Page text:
Advice from the Sages: Wednesday, August 12th

1) Writing Advice from Anne Lamott:

“For me and most of the other writers I know, writing is not rapturous. In fact, the only way I can get anything written at all is to write really, really shitty first drafts.”

2) Writing Advice from Kurt Vonnegut:

  1. Use the time of a total stranger in such a way that he or she will not feel the time was wasted.
  2. Give the reader at least one character he or she can root for.
  3. Every character should want something, even if it is only a glass of water.
  4. Every sentence must do one of two things – reveal character or advance the action.
  5. Start as close to the end as possible.
  6. Be a Sadist. No matter how sweet and innocent your leading characters, make awful things happen to them – in order that the reader may see what they are made of.
  7. Write to please just one person. If you open a window and make love to the world, so to speak, your story will get pneumonia.
  8. Give your readers as much information as possible as soon as possible. To hell with suspense. Readers should have such complete understanding of what is going on, where and why, that they could finish the story themselves, should cockroaches eat the last few pages.

3) Writing Advice from Annie Dillard:

“One of the few things I know about writing is this: spend it all, shoot it, play it, lose it, all, right away, every time. Do not hoard what seems good for a later place…. Something more will arise for later, something better.”

How to Develop Your Ideas: The Million-Dollar-Skill: Tuesday, August 4th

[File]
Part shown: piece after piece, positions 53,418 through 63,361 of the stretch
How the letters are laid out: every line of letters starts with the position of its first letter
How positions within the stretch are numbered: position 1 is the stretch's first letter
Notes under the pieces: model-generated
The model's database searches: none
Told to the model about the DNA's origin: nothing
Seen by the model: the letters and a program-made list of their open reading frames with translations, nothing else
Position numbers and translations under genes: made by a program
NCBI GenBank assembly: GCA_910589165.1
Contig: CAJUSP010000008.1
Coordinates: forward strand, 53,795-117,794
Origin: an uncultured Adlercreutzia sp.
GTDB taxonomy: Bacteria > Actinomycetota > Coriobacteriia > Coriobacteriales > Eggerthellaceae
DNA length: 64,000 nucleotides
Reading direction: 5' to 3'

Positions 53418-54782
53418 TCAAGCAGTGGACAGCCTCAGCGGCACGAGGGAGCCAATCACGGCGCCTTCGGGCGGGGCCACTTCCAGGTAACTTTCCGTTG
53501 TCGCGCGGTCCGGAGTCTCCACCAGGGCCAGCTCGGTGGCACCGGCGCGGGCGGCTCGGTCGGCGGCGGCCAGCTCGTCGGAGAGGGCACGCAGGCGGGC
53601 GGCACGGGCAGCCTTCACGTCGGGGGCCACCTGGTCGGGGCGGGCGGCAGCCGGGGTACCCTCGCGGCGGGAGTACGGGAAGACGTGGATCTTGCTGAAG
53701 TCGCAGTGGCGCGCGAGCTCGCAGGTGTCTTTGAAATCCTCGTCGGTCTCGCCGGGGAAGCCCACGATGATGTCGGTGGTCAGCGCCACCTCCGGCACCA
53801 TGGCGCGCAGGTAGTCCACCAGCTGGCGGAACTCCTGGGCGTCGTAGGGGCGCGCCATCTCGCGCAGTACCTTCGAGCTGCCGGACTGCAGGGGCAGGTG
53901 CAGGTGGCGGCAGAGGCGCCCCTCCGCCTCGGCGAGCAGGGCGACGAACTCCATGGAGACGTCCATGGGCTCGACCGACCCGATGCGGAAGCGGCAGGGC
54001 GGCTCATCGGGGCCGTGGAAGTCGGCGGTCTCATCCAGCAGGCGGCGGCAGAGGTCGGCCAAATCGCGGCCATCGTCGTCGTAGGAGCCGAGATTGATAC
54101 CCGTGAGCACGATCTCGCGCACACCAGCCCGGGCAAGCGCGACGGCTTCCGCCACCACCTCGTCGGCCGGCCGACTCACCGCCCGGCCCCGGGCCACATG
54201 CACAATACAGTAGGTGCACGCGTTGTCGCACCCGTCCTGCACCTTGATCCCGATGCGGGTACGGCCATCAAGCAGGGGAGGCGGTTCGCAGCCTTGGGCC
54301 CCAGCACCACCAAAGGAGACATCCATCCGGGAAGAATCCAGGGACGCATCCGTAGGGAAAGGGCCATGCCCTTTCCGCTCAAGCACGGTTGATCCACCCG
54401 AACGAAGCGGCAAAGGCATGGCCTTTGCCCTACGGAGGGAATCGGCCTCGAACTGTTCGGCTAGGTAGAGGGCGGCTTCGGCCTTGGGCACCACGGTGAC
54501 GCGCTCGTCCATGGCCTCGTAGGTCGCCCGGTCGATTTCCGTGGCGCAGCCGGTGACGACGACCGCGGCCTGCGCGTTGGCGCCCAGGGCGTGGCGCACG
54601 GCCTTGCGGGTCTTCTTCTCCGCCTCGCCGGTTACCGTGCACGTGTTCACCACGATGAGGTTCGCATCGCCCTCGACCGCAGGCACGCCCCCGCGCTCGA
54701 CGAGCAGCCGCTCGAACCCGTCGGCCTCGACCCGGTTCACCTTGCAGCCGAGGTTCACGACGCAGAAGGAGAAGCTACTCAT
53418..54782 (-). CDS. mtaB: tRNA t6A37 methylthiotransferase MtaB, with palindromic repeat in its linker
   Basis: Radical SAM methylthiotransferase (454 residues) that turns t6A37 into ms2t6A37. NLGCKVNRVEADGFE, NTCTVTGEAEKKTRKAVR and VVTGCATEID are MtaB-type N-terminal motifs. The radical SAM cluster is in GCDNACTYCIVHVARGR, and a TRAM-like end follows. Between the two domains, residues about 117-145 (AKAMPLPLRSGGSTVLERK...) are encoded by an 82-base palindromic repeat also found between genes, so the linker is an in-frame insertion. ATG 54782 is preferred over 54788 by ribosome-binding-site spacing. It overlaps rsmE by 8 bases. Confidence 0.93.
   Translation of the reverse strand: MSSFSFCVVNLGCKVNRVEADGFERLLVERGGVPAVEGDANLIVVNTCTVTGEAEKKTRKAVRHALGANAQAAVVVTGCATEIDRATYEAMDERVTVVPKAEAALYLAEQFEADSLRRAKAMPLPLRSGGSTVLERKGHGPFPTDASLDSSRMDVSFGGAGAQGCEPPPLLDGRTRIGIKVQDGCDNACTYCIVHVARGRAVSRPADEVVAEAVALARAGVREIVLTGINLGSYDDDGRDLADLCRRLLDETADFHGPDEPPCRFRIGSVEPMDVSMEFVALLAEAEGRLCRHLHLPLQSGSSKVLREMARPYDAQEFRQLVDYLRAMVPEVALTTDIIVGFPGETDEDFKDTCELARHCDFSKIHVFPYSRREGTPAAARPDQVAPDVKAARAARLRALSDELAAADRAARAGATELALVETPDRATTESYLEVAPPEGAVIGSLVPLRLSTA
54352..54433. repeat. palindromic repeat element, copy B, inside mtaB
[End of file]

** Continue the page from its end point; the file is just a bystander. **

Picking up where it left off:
In yesterday’s post, I busted a common writing myth.

I said that, “Writing is the easy part of the Writing Process. The true currency of the writing ecosystem is not the hard work of writing itself, like many believe, the million-dollar-skill is IDEA DEVELOPMENT.”

Unfortunately there is no easy way to turn your idea into a fully formed story. There is no failproof process. Scientists know surprisingly little about the “magic” of the brain. For all of our advancements, nobody knows exactly how the mind or consciousness works, which means we’re still pretty clueless about how ideas come to be.

BUT, fortunately for you and me, many bold and badass creative human beings have paved the road to success. We can pick and choose from their tactics. We can learn lessons instantly that it took them years of trail and error to determine. We can borrow their methods, and we can certainly borrow inspiration from the ones who came before us.

A true artist is a sort of magician. They take a concept, like a seed, and transform it into a finished product. It’s that process that we want to study and emulate.

So here is a list of methods and tricks that I’ve come across in my research. These are things I’ve tried myself to implement, and have had some bit of success with:

  • Composition Notebooks – Screenwriters, Novelists, and writers of all type talk about this method. They keep a specific notebook or a specific journal that is dedicated to a single project. Whenever they have an idea related to that project, they jot it down. Keeping all of the notes in one place helps to build momentum. Some writers will fill entire an entire notebook of ideas and ramblings, before attempting to shape those ideas into a workable outline.
  • Notecards – A lot of times we just need a cue, a stimulus, or some sort of outside prodding, in order to get the ideas flowing. Good ideas are often born out of associating two seemingly unrelated things. Many authors talk about using this process: take a bunch of notecards, on each notecard write a single word or phrase, it could be a person, a place, a thing, an event, an object, anything… The idea is to keep the cards simple. Once you have a whole lot of them, you can mix them all up and start experimenting. Let your mind run wild with the random associations that the note cards bring to mind.
  • Follow Author Neil Gaiman’s Advice – including some fantastic prompt questions to get your worker bees humming.